Jon Lebkowsky (jonl) Sun 2 Jan 11 18:03
But we can always filter the photos intelligently. The blitz of photos, event reports, notes about parties, augmented reality checkins from exotic places etc. are kind of cool, they give a swirling sense of connectedness to the noosphere. On the neurotic side of the equation, there's a low internal moan about all the places you're not, and disruption of focus on where you actually are. Nice photos, by the way. On another subject, couple of posts ago on your blog, you linked a terrific DesignBoom piece on design fiction from the UK's Dunne & Raby studio: http://www.designboom.com/weblog/cat/8/view/12673/dunne-raby-at-saint-etienne- biennale-2010.html "... the project presents scenarios for various design proposal[s] and how they could be utilized in our contemporary world, looking beyond how things are being designed now and how they should begin to be designed, imagining alternative possibilities and different ways of being, giving tangible form to new values and priorities." You've been tracking the world of design and the emerging discipline of design fiction - what's newest and most interesting in the world? What real world impacts are we seeing from "design fiction" scenarios?
Bruce Sterling (bruces) Mon 3 Jan 11 01:33
*Well, once I get all fully wound-up on "design fiction," we're gonna be in for it... There's gonna be some design-professor peroration like that outburst last year about the "decline of consumerism." *So it you never heard of design fiction, well, here's the jackdaw heap of goodies. I suggest you check this out and brace yourself. http://www.wired.com/beyond_the_beyond/category/design-fiction/
Bruce Sterling (bruces) Mon 3 Jan 11 01:52
*Then there's the subject of the photos, which I'm not ready to let go of -- any more than I can let go of making them. *I've got almost seven thousand photos in that FlickR heap now. That doesn't even count the ones I discarded myself. And people do watch 'em. Somehow I got enough FlickR and Yahoo juice that I get about 150 hits a day. Each and every day now. It seems to be ramping up. *The social interest in my photos is fascinating to watch. I'm pretty sure that 80 percent of these viewers have no idea that it's me. They're looking for search words:"keyboard pants," misspellings of the word "scorpion." And they're getting a free product whose quality is, I guess, more or less okay for them. Because they keep showing up. *Yet my photos aren't any good, as photos. They're just snapshots with a pocket cam; they're never well lit, they're rarely well-composed. Mostly they're visual writerly notes, they're triggers for personal memory, stuff I can go back later and go "oh yeah" about. *That's presumably why I keep doing it. I don't derive any particular benefit from being a not-very-good Internet photographer. I get a certain amount of egoboost out of it, I guess, but there's also something vaguely humiliating about being a "photographer" whose most famous work ever is a can of Mickey Mouse Croatian Liver Paste. *I think the real reason I do it is to watch this visual aspect of the Internet mutating. Photos and the Internet have been changing violently, in ways that conjure up powerful ideas like "drive toward free" and "cult of the amateur." I watched analog photography die, and it could be that pretty soon I'm gonna have to watch FlickR and Yahoo! die, too. *And then my thriving FlickR set is gonna have the melancholy grandeur of an album full of rapidly fading Polaroids, only much, much more so. FlickR was the ur-Web 2.0 social network, and it was brilliantly designed, but then, so was the analog Brownie.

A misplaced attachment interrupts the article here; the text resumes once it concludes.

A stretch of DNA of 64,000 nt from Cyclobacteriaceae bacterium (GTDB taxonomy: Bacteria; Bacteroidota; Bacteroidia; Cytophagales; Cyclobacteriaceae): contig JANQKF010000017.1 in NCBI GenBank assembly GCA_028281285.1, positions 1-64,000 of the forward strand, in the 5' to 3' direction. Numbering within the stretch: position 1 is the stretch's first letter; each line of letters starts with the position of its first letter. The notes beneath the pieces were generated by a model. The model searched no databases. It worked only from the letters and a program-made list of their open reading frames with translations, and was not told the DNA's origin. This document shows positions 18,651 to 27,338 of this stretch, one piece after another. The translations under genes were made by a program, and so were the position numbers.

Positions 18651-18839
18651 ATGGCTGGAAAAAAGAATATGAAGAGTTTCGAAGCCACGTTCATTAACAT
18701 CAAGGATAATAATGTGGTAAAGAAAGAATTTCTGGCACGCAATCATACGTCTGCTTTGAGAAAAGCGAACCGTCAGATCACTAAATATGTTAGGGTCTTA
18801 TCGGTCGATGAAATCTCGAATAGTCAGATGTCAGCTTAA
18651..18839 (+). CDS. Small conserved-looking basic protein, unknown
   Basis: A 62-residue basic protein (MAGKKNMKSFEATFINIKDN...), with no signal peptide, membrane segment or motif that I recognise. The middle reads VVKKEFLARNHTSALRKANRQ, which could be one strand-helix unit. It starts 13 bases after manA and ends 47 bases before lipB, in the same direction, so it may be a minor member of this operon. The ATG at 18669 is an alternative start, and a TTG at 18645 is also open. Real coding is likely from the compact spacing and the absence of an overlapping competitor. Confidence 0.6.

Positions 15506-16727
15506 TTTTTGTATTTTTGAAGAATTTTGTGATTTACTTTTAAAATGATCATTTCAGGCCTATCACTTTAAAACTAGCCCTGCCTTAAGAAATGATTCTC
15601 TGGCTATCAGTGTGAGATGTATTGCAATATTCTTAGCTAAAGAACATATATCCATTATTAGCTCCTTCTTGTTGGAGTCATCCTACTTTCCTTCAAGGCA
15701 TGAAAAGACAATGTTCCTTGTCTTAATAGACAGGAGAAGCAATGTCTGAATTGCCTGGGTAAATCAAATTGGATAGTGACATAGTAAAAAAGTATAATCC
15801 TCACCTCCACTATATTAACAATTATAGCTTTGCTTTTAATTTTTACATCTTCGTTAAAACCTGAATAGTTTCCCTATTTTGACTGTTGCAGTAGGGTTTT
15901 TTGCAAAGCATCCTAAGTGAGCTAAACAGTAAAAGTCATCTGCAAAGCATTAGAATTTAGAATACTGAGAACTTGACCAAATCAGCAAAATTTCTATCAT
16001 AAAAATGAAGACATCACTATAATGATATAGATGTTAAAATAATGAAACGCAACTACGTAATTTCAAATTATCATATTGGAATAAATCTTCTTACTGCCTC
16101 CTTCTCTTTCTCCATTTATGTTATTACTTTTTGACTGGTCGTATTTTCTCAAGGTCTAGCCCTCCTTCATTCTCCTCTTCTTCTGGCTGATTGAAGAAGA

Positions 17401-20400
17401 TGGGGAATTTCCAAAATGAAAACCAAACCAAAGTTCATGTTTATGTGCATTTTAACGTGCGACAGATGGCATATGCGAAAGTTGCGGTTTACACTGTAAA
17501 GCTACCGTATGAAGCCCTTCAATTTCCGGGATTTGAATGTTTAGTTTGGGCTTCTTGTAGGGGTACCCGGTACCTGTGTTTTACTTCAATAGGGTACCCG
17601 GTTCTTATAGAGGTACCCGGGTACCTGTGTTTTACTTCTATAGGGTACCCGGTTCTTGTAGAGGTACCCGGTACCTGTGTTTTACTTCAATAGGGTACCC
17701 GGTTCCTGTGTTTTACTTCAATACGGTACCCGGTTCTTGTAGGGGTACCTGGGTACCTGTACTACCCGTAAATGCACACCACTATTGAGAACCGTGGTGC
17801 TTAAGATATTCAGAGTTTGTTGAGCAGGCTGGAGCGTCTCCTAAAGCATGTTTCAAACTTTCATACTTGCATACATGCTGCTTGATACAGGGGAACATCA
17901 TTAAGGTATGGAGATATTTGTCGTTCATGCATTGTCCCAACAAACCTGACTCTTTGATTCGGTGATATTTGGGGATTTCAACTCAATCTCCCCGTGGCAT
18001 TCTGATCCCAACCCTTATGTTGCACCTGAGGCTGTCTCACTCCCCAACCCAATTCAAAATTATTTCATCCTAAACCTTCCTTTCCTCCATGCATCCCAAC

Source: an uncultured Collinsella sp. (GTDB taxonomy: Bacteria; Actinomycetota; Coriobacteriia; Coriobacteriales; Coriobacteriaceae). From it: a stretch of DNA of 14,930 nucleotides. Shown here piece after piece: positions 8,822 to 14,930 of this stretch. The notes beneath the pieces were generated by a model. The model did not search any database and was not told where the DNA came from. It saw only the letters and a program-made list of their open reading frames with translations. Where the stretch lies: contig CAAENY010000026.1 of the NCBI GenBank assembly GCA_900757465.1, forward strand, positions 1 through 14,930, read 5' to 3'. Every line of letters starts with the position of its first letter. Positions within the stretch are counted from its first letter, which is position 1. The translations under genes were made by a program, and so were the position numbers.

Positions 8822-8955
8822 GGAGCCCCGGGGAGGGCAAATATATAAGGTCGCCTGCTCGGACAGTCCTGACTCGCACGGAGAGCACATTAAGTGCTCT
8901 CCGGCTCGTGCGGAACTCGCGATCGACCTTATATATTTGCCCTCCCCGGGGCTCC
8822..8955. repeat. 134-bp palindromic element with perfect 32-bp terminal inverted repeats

Bruce Sterling (bruces) Mon 3 Jan 11 01:59